Wayward Son, Chapter 9

All Along the Watchtower

I stood at the urinal, penis in one hand, specimen cup in the other. It was hot, but I was hotter from the embarrassment. The PFC who literally had a ringside seat to my dilemma finally spoke up.

“Can’t go?”

“I need to,” I answered. I really did. I had downed three cokes prior to entering The Peehouse of the August Moon “But I just can’t go when someone is watching.”

“Don’t worry. It happens. Come back at four.”

I had a shy bladder. Courtesy of three girls giggling at their first sight of a penis. I was eleven and hadn’t closed the bathroom door. They laughed for what seemed like hours.

I gave him the cup back and walked out. I found an empty latrine and released my aching bladder. How stupid. The final barrier between me and home was a clean urine test. My urine was drug free but I couldn’t prove it by army standards, which included someone staring at the source of the stream. The last month of my tour had been hell for many reasons. This was just one more obstacle. There was the clearing of the Iron Triangle part 2, the pre-election riots, the election night massacre, and the ever present lifers of the green machine. All seemed designed to drive me nuts. Alpha Battery’s dead courier was constantly on my mind. It didn’t help to hear similar stories from other troops. It seemed that every casualty mentioned had died in their first or last month in country.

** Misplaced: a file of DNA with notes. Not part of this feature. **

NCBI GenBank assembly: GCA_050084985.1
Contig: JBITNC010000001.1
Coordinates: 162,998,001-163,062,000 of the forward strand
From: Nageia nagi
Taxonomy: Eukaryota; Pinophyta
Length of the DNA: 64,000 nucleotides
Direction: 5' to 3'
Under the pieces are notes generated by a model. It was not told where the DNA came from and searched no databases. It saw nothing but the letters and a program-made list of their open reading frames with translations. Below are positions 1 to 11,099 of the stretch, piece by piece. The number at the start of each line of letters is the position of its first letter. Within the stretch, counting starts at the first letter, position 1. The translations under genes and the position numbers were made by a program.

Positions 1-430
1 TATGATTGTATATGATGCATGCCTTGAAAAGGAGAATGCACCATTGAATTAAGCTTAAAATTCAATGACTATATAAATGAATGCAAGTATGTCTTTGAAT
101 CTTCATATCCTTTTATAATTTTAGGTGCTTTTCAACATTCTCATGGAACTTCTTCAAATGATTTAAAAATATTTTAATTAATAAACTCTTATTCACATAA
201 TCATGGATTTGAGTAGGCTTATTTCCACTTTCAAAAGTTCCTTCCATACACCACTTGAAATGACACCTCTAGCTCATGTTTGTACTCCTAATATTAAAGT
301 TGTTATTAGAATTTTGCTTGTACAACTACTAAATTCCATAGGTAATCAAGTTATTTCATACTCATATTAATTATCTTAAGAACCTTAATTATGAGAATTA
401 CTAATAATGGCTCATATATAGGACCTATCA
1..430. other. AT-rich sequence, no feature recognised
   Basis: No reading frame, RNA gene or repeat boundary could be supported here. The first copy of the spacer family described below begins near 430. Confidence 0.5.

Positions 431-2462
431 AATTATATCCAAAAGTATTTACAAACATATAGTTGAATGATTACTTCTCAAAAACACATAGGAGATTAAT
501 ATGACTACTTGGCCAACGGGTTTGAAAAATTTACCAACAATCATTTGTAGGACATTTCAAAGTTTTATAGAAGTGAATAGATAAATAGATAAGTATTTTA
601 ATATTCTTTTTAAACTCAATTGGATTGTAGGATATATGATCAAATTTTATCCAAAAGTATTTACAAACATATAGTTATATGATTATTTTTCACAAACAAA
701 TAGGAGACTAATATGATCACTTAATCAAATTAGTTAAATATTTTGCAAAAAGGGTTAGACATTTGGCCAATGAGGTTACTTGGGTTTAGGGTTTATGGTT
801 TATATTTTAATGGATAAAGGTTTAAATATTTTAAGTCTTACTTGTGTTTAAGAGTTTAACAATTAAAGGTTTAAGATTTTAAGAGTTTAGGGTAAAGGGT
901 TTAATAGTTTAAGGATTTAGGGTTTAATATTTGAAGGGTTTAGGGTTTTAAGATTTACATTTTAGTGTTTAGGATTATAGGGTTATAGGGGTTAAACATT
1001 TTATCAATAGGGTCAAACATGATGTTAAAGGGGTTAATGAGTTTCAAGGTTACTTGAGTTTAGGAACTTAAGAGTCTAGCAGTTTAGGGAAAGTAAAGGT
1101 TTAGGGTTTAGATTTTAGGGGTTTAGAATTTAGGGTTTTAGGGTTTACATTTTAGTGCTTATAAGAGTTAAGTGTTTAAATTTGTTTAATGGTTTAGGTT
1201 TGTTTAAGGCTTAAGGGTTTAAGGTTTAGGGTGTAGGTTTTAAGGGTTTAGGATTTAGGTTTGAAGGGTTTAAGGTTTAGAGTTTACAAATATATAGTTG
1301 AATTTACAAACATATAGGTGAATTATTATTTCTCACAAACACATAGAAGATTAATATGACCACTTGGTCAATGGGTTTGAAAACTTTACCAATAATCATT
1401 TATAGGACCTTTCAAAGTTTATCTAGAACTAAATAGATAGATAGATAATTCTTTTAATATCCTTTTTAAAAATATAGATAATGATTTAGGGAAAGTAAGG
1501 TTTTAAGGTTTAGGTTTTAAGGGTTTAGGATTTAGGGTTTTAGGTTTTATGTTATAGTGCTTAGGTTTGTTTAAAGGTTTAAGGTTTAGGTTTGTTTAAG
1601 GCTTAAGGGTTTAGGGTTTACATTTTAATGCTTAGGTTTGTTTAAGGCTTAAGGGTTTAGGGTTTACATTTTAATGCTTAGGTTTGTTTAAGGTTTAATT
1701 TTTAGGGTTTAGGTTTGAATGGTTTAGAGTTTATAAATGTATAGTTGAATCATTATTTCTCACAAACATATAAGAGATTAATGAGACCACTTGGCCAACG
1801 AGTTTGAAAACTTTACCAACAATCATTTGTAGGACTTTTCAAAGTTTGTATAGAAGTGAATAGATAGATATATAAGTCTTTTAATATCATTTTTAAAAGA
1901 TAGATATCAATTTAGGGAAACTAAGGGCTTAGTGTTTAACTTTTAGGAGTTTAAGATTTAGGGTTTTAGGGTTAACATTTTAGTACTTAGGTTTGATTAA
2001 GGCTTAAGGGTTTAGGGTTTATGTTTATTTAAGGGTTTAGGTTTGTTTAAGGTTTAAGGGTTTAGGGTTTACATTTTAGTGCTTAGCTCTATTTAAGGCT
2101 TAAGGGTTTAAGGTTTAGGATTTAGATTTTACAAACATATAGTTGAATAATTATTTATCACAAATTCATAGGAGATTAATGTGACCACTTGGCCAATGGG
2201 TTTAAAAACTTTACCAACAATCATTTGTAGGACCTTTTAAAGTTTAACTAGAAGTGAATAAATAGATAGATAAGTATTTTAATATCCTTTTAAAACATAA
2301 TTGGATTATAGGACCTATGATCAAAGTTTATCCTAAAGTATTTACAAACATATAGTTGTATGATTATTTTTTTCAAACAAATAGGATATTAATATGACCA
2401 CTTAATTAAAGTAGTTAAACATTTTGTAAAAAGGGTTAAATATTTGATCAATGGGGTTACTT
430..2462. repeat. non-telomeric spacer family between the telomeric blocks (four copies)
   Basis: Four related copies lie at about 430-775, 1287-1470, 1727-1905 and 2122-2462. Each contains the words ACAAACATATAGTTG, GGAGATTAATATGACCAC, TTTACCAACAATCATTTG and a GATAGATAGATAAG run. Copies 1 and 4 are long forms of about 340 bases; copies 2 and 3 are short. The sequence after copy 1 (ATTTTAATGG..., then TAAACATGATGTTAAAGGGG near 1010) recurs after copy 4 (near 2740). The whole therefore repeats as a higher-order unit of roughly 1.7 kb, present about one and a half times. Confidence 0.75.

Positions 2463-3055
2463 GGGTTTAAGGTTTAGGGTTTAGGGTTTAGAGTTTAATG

The students, the communist sympathizers, and Buddhists first demonstrated, then rioted against the election of Thieu as president. Given his subsequent corruption and capitulation of the country, the rioters could hardly be blamed. Nonetheless, their tactic of overturning trucks full of GIs and setting the trucks on fire scared the shit out of me as my DEROS (departure date) approached. My last guard duty came six days before leaving my unit for processing home. It was the night before the election and we were on full alert. Naturally, I pulled a newbie for a partner. He looked contemptuously at my tightly laced flak jacket and steel pot. I was hot, but I wasn’t taking off any of my gear. Nor would I sleep that night. We got hit at midnight. All hell broke loose on our southern perimeter. My luck held however. Our tower was on the northern side. The newbie I shared the tower with was disappointed. He sat on the sandbags, smoking cigarettes, wishing for some action on our side of the camp. I hid behind the sandbags and told him to tell me if he saw anything. I checked our wire occasionally since he was engrossed in the battle and I didn’t trust him anyway. We watched four choppers go down. Months later, I learned that we suffered 60 casualties, 12 of them KIAs. The NVA had hit a weak spot in the wire near the medical dispensary. They lost over 100 dead and never crossed the wire.